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With the exception of the 'sandbox' application that is created with your App Services account, all applications are secured by default. This means that to access your data store, a valid access token must be sent with all API requests to authenticate that the requester is authorized to make API calls to the resources they are attempting the access.

This article describes how to use access tokens to access the App Services API, and how to manage access tokens, including revoking and changing token time to live.

For information on generating access tokens/authenticating users and clients, see Authenticating users and application clients.

Authenticating with access tokens

When you obtain an access token, you must provide it with every subsequent API call that you make. There are two ways to provide your access token.

  • You can add the token to the API query string:
  • You can include the token in an HTTP authorization header:
    Authorization: Bearer {access_token}
Note: The App services documentation assumes you are providing a valid access token with every API call whether or not it is shown explicitly in the examples. Unless the documentation specifically says that you can access an API endpoint without an access token, you should assume that you must provide it. One application that does not require an access token is the sandbox application. The Guest role has been given full permissions (/** for GET, POST, PUT, and DELETE) for this application. This eliminates the need for a token when making application level calls to the sandbox app. For further information on specifying permissions, see Managing access by defining permission rules.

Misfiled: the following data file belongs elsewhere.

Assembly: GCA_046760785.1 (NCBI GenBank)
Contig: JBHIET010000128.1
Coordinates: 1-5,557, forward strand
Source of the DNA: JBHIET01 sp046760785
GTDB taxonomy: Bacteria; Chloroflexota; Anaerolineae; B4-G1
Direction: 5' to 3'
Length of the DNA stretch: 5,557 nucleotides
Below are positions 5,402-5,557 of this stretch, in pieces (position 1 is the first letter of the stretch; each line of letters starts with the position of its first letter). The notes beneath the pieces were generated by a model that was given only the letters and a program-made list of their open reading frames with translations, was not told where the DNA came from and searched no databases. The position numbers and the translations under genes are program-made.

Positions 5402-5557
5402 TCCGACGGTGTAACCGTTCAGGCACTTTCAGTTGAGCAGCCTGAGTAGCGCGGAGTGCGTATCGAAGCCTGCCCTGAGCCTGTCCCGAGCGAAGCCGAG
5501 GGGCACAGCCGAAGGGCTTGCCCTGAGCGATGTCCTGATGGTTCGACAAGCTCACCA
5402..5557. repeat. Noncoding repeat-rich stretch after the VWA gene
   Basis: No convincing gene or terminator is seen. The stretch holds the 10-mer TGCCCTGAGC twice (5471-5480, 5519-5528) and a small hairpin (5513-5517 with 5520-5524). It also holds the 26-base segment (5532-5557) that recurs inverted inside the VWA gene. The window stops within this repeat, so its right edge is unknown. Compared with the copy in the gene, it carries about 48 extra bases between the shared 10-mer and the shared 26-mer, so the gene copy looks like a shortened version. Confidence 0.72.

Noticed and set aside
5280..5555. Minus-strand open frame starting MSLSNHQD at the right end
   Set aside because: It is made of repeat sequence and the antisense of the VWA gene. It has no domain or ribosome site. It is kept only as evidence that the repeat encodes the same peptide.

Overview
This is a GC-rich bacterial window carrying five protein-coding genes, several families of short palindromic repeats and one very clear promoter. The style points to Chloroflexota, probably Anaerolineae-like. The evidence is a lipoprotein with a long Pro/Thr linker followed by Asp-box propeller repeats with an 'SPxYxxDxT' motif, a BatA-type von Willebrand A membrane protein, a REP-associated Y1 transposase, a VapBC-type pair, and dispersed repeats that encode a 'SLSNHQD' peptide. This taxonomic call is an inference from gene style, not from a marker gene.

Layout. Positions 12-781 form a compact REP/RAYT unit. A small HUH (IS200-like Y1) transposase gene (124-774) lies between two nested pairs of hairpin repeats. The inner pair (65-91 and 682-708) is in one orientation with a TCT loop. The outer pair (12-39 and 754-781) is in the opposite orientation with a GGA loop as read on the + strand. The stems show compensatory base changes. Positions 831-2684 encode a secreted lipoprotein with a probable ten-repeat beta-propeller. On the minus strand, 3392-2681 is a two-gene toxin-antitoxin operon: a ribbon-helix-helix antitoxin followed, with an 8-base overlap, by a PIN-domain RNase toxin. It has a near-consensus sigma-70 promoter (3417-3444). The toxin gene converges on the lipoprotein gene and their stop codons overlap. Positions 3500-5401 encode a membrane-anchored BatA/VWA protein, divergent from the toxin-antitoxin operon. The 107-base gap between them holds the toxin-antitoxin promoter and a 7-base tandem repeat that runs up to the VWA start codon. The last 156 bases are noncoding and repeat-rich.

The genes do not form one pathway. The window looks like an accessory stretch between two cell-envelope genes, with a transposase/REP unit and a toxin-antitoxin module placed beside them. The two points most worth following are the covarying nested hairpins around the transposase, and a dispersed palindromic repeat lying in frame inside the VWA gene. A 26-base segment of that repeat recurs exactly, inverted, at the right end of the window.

Changing token time-to-live

An access token has a “time-to-live”, which is the maximum time that the access token will be valid for use within the application, specified in milliseconds. By default, all tokens have a system-defined time-to-live of 24 hours.

Changing the default time-to-live

You can change the default time-to-live for all application tokens by updating the Application entity’s accesstokenttl property.